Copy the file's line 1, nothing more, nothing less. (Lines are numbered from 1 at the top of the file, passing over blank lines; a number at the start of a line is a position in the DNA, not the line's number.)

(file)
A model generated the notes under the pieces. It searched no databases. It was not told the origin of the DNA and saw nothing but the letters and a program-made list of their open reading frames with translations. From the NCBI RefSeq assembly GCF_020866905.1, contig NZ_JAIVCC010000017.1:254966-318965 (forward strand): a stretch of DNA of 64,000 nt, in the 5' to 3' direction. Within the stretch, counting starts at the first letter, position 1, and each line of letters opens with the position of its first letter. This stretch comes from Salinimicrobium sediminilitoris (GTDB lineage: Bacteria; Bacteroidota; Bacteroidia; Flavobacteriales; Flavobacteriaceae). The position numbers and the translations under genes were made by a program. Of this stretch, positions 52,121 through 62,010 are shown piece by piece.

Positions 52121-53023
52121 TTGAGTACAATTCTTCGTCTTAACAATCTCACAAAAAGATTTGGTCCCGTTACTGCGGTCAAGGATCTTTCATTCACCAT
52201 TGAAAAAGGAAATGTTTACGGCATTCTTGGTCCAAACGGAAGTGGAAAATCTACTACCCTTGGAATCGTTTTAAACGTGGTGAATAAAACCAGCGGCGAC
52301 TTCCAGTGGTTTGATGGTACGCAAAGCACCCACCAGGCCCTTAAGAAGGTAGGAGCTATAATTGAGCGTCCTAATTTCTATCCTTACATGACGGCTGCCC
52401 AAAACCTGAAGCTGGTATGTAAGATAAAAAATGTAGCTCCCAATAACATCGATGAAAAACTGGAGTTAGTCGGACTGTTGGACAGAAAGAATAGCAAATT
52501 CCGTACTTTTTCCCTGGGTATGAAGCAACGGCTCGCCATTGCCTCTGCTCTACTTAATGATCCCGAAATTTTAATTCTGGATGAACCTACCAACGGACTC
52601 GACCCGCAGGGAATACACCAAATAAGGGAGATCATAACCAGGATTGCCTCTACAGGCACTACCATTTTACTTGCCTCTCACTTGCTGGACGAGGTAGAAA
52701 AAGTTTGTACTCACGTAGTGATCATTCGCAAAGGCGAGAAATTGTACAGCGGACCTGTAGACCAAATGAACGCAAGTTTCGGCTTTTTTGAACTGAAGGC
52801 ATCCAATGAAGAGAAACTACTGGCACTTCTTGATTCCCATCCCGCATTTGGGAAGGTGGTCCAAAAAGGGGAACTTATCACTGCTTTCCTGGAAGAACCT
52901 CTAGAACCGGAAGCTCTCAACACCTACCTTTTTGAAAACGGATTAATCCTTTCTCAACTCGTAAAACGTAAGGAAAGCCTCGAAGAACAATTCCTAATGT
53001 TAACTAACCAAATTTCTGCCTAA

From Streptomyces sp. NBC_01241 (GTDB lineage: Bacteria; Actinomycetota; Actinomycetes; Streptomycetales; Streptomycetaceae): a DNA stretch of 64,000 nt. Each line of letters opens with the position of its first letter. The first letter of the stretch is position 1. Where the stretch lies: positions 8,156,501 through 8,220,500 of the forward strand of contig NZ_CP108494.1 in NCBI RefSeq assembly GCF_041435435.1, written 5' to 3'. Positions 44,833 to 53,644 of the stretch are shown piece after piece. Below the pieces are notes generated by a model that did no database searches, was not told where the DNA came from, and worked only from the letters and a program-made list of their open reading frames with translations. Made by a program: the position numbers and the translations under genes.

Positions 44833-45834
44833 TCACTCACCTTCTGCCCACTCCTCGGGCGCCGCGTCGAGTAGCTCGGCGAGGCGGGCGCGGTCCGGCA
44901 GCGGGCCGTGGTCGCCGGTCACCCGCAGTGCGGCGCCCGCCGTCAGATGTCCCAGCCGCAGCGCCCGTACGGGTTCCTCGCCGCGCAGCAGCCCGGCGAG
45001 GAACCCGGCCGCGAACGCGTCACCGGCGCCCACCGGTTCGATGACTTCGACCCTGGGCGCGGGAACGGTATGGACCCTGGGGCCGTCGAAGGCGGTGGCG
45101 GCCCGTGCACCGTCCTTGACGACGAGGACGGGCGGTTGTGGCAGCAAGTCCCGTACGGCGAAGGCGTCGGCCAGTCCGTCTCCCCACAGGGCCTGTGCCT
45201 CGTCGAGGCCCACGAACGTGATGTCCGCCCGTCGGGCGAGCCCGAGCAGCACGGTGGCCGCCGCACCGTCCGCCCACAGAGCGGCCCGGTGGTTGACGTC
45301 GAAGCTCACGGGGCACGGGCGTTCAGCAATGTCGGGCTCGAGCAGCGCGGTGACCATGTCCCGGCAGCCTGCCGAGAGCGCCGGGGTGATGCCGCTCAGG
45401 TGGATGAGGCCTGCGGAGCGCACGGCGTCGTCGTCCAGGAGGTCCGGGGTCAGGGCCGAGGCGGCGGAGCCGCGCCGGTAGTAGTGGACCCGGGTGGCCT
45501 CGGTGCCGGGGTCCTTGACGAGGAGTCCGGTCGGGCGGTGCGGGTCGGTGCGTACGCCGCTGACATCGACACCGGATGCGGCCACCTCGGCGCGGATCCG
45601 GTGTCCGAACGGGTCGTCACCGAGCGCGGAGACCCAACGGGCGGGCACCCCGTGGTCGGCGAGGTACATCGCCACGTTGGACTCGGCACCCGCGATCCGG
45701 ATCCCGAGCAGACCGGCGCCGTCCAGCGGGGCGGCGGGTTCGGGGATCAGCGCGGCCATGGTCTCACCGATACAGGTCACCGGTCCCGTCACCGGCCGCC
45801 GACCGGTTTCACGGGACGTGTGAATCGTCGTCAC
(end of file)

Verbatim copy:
A model generated the notes under the pieces. It searched no databases. It was not told the origin of the DNA and saw nothing but the letters and a program-made list of their open reading frames with translations. From the NCBI RefSeq assembly GCF_020866905.1, contig NZ_JAIVCC010000017.1:254966-318965 (forward strand): a stretch of DNA of 64,000 nt, in the 5' to 3' direction. Within the stretch, counting starts at the first letter, position 1, and each line of letters opens with the position of its first letter. This stretch comes from Salinimicrobium sediminilitoris (GTDB lineage: Bacteria; Bacteroidota; Bacteroidia; Flavobacteriales; Flavobacteriaceae). The position numbers and the translations under genes were made by a program. Of this stretch, positions 52,121 through 62,010 are shown piece by piece.